/How Michael Bennet would address climate change

How Michael Bennet would address climate change

Michael Bennet

Democratic presidential candidate Michael Bennet’s new climate plan leaves much of the detailed policymaking for the first days of his potential administration. | Scott Olson/Getty Images

Colorado Sen. Michael Bennet on May 20 released his plan to fight climate change, making him the third candidate for the 2020 Democratic presidential nominee to unveil a broad proposal on the issue this cycle.

What would the plan do?

Bennet’s plan aims to put the nation on a path to net-zero greenhouse gas emissions by 2050 or earlier, but it does not outline specific policies such as a carbon tax or clean energy mandates. Bennet says specifics policies would come “in the first 100 days of the administration” through talks with Congress and voters.

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Instead, the plan calls for a “Climate X Option” that would require utilities to provide “zero-emission energy to every household and business,” a new national conservation initiative and a “Climate Bank” to spur private investment. A net-zero goal would require any greenhouse gas emissions to be offset by reforestation or other techniques.

If Congress does not pass climate legislation, Bennet said he would use the Environmental Protection Agency’s regulatory powers to drive carbon reductions.

“I think the Clean Air Act is a very strong and flexible tool for requiring reductions from individual sectors,” the senator said on a press call Monday.

How much would it cost?

$1 trillion in federal spending over a decade.

Bennet would use that federal funding to launch a Climate Bank to “catalyze $10 trillion in private sector innovation and infrastructure investment in climate technologies at home and abroad,” according to the plan.

Who would it help?

Bennet says the “Climate X Option” will expand opportunities for Americans to choose clean energy technologies and the Climate Bank would create “new markets for American businesses not just at home, but also around the world.”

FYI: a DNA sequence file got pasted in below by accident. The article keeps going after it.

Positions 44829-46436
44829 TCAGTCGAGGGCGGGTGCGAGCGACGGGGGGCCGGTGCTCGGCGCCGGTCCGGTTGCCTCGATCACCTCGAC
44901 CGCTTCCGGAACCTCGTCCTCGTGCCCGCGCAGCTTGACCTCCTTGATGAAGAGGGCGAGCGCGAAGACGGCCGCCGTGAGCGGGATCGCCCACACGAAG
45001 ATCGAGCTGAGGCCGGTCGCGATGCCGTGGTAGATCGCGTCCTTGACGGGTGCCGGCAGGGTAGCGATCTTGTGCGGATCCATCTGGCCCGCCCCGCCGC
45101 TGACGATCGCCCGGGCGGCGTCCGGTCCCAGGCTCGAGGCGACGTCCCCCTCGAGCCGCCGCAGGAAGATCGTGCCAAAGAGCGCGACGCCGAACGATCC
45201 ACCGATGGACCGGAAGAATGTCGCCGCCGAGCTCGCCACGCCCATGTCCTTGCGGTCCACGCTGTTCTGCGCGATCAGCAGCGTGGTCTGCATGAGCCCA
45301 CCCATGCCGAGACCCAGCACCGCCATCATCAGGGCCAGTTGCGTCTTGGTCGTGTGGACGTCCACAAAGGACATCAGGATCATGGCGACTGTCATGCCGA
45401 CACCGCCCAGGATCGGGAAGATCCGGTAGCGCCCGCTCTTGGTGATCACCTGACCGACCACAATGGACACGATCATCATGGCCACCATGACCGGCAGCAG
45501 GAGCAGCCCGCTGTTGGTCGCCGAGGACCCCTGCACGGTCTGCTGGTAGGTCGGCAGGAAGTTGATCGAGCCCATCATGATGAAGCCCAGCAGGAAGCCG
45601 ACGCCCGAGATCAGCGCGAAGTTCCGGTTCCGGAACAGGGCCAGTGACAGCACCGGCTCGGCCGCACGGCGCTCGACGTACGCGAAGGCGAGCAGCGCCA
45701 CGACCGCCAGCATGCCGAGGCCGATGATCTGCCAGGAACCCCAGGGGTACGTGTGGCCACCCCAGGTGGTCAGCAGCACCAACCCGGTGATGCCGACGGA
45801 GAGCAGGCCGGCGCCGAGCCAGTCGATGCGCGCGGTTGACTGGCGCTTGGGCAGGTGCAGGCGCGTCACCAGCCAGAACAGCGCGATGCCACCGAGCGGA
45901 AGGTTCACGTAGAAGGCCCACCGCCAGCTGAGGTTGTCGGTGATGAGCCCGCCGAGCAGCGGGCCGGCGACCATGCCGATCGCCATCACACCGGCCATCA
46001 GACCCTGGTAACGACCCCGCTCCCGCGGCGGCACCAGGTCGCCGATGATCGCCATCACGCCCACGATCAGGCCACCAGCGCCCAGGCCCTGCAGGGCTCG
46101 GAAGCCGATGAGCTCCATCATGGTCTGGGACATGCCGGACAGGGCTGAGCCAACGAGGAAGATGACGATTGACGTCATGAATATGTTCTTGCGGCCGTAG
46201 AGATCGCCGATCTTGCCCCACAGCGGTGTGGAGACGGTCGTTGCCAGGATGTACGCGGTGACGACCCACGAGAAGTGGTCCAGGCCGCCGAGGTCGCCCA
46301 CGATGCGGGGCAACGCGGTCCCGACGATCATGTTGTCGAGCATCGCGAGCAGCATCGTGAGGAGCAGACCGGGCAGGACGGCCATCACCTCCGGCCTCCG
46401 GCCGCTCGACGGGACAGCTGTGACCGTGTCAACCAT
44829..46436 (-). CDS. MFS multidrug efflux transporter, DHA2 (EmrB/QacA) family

What have other Democrats proposed?

Bennet’s plan is less detailed than recent policy announcements from two of his rivals, Washington Gov. Jay Inslee and former Rep. Beto O’Rourke.

Early in May, Inslee released a plan for 100% clean energy, including mandating carbon-neutral power from the nation’s electric utilities by 2030 and a goal for zero-emission cars and small trucks by 2030. Last week, he bolstered those proposals with his Evergreen Economy Plan, a slate of 28 policies that he says will support the transition.

Late last month, former Rep. Beto O’Rourke unveiled his vision for the government and private sector to spend $5 trillion over 10 years on clean energy infrastructure. That plan, however, did not detail how the U.S. would reach dramatic reductions in greenhouse gas emissions.

Many of the other candidates have coalesced around ambitious climate action along the lines of the Green New Deal advanced by activists and Rep. Alexandria Ocasio-Cortez (D-N.Y.) and Sen. Ed Markey (D-Mass.).

Who opposes it?

Republicans and the fossil fuel sector are likely to oppose a nationwide mandate for carbon-free power from electric utilities. They are also likely to fight any new greenhouse gas regulations from the Environmental Protection Agency in court.

Progressive Democrats and activists, conversely, are likely to call for more ambitious and specific plans from presidential candidates than Bennett’s initial plan lays out. In particular, activists in the Sunrise Movement and other left-of-center environmental groups have called for policies to end fossil fuel consumption.

How would it work?

Bennet’s plan leaves much of the detailed policymaking for the first days of his potential administration. In the first 100 days he would launch an initiative to “engage people from across the country” to develop the particulars of his climate policy. He would also convene world leaders for a “global climate summit.”

If Congress does not pass climate legislation, Bennet said on Monday that his EPA regulations could look similar to the Obama administration’s Clean Power Plan, which aimed to cut carbon from electric utilities before it was rolled back by President Trump.

“Although it’s our strong preference that Congress take on this issue, if a corruption of inaction continues to prevent it, we will act through the authority the Clean Air Act and other statutes grant the President,” the plan reads. “And we will commit the resources necessary to the Departments of Justice and Energy and the Environmental Protection Agency to defend that action in court.”

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